Then I posed the question to the panel, “Just what set these European-born American architects and designers apart from their contemporaries?” Bergdoll, Sheine, Whitaker, and Lamprecht agreed that these architects were very aware of the avant-garde work on the Continent—in fact, their ambition and belief in the movement compelled them to innovate to stay ahead—but working with Wright and experiencing his work first-hand had set them on a different path. While these architects banished all ornament from their work, they advanced the abstract form/space that was Wright’s great innovation. What also remained was Wright’s near-spiritual understanding of nature, landscape, and dwelling within it.
Sheine and Lamprecht credited the mild California climate, dramatic terrain, and bohemian lifestyle for freeing Schindler and Neutra to experiment with spatial and psychological relationships more radically than Wright was capable of at the time. Wright would leap ahead in his seminal works in the 1930s, ’40s, and into the ’50s, but in many ways he was building upon lessons learned from his two West Coast protégés. I then pointed out that the Raymonds understood that the Japanese already had a profound relationship with nature. For the Raymonds, modern architecture was a means of returning to nature and turning away from the corrupting Western colonial architecture that invaded Japan in the second half of the 19th century.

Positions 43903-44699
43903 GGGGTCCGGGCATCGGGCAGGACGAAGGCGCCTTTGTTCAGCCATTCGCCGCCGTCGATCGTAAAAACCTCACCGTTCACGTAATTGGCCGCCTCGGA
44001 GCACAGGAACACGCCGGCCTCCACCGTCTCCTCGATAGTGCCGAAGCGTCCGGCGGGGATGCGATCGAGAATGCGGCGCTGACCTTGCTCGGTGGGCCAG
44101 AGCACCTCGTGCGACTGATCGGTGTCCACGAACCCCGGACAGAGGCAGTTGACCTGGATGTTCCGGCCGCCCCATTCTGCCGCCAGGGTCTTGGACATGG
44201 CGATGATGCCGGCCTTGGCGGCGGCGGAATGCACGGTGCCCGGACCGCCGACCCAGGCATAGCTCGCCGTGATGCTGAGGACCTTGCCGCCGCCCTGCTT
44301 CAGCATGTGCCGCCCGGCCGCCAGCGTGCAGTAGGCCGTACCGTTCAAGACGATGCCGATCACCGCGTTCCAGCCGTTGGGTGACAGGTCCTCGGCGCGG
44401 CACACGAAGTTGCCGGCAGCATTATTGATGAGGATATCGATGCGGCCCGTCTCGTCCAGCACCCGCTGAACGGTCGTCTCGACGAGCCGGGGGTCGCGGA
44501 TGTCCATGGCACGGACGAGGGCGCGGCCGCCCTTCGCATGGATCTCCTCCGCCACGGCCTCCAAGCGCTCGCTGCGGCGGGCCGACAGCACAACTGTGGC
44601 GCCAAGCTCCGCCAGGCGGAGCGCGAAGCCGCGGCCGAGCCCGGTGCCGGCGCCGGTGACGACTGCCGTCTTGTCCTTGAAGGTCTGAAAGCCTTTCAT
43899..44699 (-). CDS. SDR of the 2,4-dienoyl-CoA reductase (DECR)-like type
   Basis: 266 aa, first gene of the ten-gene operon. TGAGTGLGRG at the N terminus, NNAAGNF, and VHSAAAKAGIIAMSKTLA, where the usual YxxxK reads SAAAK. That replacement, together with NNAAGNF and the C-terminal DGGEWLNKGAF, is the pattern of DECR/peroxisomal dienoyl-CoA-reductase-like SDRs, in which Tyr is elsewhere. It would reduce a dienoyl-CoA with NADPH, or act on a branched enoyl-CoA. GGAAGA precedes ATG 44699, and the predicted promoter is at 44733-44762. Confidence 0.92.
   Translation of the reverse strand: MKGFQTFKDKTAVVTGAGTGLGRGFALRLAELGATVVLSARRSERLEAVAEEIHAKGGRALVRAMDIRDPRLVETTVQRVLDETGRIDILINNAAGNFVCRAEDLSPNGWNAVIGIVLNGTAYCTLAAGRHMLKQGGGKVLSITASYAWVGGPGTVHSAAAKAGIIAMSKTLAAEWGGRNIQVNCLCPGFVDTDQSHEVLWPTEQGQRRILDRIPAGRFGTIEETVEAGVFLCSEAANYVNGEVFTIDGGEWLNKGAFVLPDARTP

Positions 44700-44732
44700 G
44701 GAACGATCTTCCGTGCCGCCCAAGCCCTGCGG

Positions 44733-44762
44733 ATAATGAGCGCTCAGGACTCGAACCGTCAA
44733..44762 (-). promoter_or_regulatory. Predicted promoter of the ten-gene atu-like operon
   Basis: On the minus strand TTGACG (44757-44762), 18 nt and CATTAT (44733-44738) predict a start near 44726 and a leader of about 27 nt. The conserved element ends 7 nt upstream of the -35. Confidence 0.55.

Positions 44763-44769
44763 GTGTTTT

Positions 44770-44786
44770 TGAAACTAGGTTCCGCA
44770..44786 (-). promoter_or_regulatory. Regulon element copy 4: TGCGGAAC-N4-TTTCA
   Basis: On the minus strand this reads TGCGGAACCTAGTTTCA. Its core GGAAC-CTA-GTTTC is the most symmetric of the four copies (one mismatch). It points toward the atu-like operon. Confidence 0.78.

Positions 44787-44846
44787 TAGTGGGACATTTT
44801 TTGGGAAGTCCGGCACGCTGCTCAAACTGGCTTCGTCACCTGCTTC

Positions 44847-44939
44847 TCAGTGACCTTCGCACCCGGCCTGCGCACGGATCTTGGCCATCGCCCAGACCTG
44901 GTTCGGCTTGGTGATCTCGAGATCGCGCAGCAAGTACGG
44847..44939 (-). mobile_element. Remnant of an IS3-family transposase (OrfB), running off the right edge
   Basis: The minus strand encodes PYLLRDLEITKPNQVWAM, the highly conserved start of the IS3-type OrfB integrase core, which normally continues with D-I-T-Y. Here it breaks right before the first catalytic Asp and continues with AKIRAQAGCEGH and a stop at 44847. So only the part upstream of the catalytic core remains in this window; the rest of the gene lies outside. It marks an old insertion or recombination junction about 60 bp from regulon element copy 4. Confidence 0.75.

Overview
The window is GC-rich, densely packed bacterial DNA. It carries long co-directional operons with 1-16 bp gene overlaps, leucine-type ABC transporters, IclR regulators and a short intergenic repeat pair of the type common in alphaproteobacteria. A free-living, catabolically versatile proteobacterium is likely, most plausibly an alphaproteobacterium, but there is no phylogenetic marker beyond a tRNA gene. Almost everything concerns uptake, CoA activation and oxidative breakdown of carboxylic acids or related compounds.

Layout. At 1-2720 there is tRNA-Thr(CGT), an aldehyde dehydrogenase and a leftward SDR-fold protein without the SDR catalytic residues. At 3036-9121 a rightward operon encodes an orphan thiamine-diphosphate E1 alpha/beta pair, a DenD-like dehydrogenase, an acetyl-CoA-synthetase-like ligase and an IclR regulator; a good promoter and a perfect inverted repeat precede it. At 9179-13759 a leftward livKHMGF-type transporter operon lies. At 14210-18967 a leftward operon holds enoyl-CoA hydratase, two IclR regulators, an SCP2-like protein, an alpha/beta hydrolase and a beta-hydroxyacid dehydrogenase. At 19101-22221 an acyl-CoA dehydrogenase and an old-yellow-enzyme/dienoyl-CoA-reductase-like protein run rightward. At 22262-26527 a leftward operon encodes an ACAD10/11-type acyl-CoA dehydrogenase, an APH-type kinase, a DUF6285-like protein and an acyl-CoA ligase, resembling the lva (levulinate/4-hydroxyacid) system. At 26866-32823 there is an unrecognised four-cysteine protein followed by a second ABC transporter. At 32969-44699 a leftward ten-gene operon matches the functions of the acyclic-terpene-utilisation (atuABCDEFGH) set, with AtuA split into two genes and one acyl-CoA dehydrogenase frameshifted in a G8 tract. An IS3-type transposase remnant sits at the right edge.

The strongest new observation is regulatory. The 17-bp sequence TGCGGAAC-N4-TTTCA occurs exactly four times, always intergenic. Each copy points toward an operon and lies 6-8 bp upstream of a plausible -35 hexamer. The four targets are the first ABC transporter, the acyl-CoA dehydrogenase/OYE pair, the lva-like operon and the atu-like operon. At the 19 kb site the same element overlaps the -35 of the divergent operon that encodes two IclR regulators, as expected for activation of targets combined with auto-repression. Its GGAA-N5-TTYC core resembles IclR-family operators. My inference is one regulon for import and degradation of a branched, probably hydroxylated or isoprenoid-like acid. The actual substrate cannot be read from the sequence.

These architects were responding to the particular places and cultures where they were building. Their work was specific to their sites and climates—it was regional, not universal. Schindler, Neutra, and the Raymonds saw modern architecture not as a zeitgeist of a new technological society—as many of their European contemporaries theorized—but as part of human expression, one that places us fully in the world. All these factors combined as they searched for and created their own responsive modern architecture, and contributed to what would become known in the ’40s and ’50s as Regionalism, in the 1980s and ’90s as Critical Regionalism, and the Sustainability movement we see in global architecture today.
John DeFazio, AIA, is an architect and planner, and director of the Raymond Farm Center for Living Arts & Design. He teaches at Drexel University in Philadelphia and at New York Institute of Technology in New York City. “After Wright: Pathfinders of Regionalism” was organized and hosted by the Raymond Farm Center, co-organized with the AIA New York Cultural Facilities Committee, and assisted by the Center for Architecture + Design of Philadelphia. It was sponsored by AIA CRAN. The Raymond Farm Center for Living Arts & Design is a non-profit based in New Hope, Pa., at the former studio/home of the designer-architects Noémi and Antonin Raymond. In addition to our mission of preserving and revitalizing the historic structures that make up the Raymond Farm, the Raymond Farm Center is a forum in art, architecture, design, and culture, and an artist-in-residency, serving the Bucks County community and the greater Philadelphia/New York region.